About the Department
The Public Defender's Office is a legal office staffed with attorneys who have gone to law schools and passed the state bar exam like any other attorney who practices law in the State of California. Public defender attorneys are people who have chosen to work within the government and limit themselves to the pay of civil servants. We are your tax dollars at work. We come from diverse backgrounds and educations, but we have one thing in common: a love of the law and a desire to ensure a balance in the system of justice.
Our office is responsible, by law, to provide legal representation to those who cannot afford an attorney. We represent those who are assigned by the Superior Court. The court determines whether or not a person is “indigent,” or financially incapable of hiring a private attorney. This usually takes place at the arraignment, which is the first appearance in court after having been arrested. You would be asked if you can afford an attorney, and you would fill out a financial declaration. The judge would then assign our office to represent you.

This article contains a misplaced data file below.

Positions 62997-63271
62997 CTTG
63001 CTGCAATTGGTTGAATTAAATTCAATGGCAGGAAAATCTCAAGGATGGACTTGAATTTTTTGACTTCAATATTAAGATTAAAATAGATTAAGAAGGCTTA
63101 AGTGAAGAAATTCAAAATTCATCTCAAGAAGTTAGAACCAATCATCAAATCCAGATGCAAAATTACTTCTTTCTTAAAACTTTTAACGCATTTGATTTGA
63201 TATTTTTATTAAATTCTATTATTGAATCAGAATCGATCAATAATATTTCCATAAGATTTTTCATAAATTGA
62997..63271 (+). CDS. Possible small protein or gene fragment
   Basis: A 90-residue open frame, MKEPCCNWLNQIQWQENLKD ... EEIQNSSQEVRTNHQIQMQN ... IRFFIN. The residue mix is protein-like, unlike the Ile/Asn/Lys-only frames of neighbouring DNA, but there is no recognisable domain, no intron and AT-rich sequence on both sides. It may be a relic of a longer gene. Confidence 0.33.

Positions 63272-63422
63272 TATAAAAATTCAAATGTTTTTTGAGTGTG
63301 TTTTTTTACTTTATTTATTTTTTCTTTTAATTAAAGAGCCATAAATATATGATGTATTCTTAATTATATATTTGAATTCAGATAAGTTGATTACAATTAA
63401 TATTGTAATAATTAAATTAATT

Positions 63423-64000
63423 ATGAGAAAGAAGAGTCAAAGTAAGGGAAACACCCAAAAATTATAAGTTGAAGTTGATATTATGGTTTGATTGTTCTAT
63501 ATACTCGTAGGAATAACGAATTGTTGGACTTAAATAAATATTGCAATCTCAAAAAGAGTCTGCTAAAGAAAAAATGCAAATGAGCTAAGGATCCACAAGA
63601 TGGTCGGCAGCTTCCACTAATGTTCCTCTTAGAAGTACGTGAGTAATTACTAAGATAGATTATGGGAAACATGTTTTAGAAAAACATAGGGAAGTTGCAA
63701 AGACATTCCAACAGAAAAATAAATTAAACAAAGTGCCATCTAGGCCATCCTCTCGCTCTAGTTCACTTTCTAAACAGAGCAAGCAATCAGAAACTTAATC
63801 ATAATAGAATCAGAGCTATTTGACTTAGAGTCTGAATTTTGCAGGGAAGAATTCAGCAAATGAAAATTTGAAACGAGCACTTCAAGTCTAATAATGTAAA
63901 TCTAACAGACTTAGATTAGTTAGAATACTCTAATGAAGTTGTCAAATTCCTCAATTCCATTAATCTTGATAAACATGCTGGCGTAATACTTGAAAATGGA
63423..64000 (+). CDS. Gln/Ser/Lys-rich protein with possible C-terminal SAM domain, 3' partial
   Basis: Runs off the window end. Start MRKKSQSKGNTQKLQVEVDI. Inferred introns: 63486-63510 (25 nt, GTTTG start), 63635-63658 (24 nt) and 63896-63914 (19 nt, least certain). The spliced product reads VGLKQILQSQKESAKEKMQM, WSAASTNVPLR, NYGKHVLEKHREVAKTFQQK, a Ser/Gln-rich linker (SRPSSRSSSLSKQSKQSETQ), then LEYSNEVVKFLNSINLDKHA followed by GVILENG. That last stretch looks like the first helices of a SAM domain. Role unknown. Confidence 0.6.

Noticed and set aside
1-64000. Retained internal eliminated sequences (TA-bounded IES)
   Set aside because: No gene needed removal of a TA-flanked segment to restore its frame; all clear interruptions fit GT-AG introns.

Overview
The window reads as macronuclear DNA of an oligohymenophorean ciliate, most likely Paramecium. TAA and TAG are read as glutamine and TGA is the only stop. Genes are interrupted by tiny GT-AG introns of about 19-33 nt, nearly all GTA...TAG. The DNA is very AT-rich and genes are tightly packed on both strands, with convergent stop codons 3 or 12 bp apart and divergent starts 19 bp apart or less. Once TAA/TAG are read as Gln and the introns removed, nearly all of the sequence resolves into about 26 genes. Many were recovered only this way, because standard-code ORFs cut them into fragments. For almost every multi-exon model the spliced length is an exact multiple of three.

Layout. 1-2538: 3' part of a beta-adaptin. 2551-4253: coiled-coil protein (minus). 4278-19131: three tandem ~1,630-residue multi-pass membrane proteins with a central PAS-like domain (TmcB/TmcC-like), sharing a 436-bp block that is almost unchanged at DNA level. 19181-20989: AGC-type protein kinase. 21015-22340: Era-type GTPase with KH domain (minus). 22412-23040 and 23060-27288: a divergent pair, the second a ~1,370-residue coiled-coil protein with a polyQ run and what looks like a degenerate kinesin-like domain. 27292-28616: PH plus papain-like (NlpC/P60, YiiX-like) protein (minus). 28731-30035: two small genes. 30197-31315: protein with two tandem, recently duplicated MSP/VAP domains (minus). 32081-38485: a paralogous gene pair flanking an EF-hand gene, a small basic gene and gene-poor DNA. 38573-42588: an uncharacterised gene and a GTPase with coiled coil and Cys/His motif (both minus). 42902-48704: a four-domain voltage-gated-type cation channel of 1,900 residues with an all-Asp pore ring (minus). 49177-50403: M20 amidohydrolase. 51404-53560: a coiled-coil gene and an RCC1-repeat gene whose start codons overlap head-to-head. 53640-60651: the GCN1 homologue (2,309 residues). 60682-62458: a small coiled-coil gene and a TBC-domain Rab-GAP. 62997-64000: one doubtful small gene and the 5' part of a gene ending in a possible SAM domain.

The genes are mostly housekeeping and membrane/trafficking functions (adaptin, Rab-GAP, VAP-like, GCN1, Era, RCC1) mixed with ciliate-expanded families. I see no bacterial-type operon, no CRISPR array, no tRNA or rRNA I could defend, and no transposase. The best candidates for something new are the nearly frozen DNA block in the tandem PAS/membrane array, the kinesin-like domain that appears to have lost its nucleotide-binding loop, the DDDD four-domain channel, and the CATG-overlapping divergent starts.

In the event there is some kind of conflict - that is, there is some reason the Public Defender’s Office cannot represent you - your case could be assigned to an alternate defender or conflict attorney. There are a number of private attorneys in the community who are assigned by the court in the event of a conflict. These attorneys handle cases assigned to them by the court at reduced rates in keeping with the policies of serving the indigent.
Who We Represent
The Public Defender's Office represents those indigent adults assigned by the court in legal proceedings encompassing misdemeanor and felony criminal complaints that have been filed by the District Attorney’s Office. We also, by appointment, handle juvenile cases in which a juvenile has been charged with a misdemeanor or felony (Welfare and Institutions Code, Section 602). We may represent parents or children in child dependency cases (Welfare and Institutions Code 300). We may also represent those who have been involuntarily committed to mental institutions and placed in an involuntary conservatorship.